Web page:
Peter Misselbrook's Blog
Mar 17 2019 - Psalm 27 – The Lord my light and salvation

This is a beautiful Psalm with its wonderful opening affirmation:

The LORD is my light and my salvation –
    whom shall I fear?
The LORD is the stronghold of my life –
    of whom shall I be afraid?

We can readily identify with the words of David. The light of God's presence and glory has shone into our hearts in the Lord Jesus. He has saved us through his death and resurrection – the Lord is our light and our salvation. We are more than conquerors in Christ who loved us." The Lord is the stronghold in which we have taken refuge; we need fear nothing.

David expresses his confidence that God will keep him safe in time of trouble. This psalm may have been written when he was being pursued by King Saul, or when he had to flee from Jerusalem because of the rebellion of his son, Absalom (see 2 Samuel 15:25-26). In the face of such troubles, David expresses a single-minded longing in v.4, a longing that should be echoed in the heart of every Christian.

One thing I ask from the LORD,
    this only do I seek:
that I may dwell in the house of the LORD
    all the days of my life,
to gaze on the beauty of the LORD
    and to seek him in his temple.

David longs to live in God's house all the days of his life. David longs to live in close fellowship with God himself, to live consciously in God's presence and under his Fatherly care day by day.

He longs to gaze on the beauty of the Lord – longs to see more of the beauty of God's character; he wants to know God – to appreciate more of the beauty of who he is. He wants to see more of the beauty of God's holiness, the beauty of his faithfulness, mercy and love. He wants to know God better and to love him more.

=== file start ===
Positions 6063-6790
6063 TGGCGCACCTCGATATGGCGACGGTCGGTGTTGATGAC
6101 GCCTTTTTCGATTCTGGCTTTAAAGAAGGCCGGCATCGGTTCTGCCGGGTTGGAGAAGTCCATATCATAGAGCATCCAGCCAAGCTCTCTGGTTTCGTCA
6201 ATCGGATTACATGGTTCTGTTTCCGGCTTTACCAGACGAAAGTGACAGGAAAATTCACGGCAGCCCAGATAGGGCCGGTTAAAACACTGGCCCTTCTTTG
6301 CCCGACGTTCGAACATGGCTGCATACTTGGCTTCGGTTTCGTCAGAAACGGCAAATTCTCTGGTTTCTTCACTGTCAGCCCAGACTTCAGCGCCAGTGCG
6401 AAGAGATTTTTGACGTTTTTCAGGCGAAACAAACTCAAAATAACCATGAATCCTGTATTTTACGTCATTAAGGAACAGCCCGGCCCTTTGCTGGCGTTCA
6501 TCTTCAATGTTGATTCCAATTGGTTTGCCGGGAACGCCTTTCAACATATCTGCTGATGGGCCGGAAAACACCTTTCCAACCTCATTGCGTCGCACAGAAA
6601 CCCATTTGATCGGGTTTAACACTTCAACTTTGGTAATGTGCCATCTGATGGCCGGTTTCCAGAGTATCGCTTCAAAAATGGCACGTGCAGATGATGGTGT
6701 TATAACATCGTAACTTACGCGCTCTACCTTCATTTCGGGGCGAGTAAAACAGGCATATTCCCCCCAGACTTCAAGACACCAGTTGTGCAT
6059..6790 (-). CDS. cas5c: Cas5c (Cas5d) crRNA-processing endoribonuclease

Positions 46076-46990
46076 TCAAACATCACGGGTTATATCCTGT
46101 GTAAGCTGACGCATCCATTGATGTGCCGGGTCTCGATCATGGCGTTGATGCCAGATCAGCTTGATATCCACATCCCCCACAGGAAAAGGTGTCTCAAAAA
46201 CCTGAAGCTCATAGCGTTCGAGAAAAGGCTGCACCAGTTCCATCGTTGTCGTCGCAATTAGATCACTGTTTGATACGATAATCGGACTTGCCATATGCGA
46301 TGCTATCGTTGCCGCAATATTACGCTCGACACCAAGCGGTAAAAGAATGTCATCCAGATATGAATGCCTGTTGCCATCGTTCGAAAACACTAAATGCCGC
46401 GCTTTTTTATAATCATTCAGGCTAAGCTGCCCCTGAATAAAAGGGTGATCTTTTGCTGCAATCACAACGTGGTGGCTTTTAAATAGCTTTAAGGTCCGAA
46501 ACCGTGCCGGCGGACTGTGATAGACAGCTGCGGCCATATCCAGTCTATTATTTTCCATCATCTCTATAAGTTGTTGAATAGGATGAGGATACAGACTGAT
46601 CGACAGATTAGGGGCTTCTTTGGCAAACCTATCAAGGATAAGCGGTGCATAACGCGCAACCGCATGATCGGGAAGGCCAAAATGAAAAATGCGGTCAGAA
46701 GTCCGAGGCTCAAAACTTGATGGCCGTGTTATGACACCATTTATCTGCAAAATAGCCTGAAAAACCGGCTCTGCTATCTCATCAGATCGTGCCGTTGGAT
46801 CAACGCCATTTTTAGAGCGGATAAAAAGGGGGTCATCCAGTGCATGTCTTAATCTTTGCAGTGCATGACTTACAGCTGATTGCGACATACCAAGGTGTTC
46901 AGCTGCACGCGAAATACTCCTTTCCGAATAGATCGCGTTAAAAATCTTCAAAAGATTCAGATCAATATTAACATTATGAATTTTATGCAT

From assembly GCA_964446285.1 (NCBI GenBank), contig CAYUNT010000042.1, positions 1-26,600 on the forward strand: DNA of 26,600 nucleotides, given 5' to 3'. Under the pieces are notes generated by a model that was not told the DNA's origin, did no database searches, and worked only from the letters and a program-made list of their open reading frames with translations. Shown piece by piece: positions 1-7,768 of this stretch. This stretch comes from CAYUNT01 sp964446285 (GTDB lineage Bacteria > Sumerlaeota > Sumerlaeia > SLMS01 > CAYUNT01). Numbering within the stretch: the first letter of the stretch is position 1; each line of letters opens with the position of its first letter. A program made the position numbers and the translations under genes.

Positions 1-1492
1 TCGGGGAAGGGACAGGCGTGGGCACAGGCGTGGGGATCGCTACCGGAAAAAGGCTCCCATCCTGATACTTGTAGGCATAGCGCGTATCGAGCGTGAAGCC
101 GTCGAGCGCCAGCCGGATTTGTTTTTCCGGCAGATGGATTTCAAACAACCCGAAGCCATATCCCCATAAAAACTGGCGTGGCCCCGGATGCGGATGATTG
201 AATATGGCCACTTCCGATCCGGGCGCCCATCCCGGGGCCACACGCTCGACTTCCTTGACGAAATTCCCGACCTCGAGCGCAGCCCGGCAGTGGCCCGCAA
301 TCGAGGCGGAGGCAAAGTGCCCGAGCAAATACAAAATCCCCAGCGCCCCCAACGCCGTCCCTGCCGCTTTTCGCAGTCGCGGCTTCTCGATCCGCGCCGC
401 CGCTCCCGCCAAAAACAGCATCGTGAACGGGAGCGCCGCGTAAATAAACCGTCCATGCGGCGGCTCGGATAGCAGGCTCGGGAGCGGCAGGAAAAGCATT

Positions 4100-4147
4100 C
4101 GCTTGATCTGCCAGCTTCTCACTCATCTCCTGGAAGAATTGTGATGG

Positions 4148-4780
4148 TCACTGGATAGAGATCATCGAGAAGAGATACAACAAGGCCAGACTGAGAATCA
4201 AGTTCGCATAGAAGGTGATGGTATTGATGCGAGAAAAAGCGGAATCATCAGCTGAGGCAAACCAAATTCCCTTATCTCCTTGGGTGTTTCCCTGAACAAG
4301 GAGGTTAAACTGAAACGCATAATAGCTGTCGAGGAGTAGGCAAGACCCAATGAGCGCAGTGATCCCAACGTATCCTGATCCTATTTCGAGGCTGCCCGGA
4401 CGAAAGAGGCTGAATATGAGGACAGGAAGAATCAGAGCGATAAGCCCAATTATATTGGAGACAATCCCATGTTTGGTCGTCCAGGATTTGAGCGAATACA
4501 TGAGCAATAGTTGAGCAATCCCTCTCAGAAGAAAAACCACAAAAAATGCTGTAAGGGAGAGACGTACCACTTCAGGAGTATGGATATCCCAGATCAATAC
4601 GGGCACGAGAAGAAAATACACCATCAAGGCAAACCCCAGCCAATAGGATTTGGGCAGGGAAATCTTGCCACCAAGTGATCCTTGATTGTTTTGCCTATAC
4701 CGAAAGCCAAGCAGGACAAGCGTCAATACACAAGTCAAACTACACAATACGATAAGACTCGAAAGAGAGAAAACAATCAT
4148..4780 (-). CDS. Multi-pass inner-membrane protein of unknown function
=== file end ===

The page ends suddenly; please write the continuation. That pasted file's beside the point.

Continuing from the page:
The beauty of God's character is revealed supremely in the Lord Jesus Christ – the one who is the image of the invisible God. He is the one in whom God has revealed his glory and shown us the depth of his mercy and love. So surely, we want to gaze upon the beauty of God's character displayed in Christ and to bask in the light of the glory of God that has appeared in the face of Christ Jesus. We want to know him more and to love him more fully.

David longs to seek the Lord in his temple, that is, he longs to know God's will and to walk in it.

This single-minded desire with its threefold expression provides a wonderful picture of the desires that should shape the Christian life. And they are something that David seeks from the LORD. They are gifts of God, which we nevertheless are to seek from him with all our heart and energy. The diligence of our seeking is an expression of the measure and reality of our desire for God.

Father God, as you have shown us the glory of your grace in the Lord Jesus, so we seek you in him. We want to know him better, to love him more and to follow him more closely and constantly. Help us by your Spirit to live in close fellowship with you daily, enjoying the blessings of your protection and care. May the Lord Jesus be the central object of our desires and at the heart of our conversations, that others also may come to seek you through him and find in him their light and their salvation.

Mar 17 2013 - Luke 2:36-52 – About the Father’s business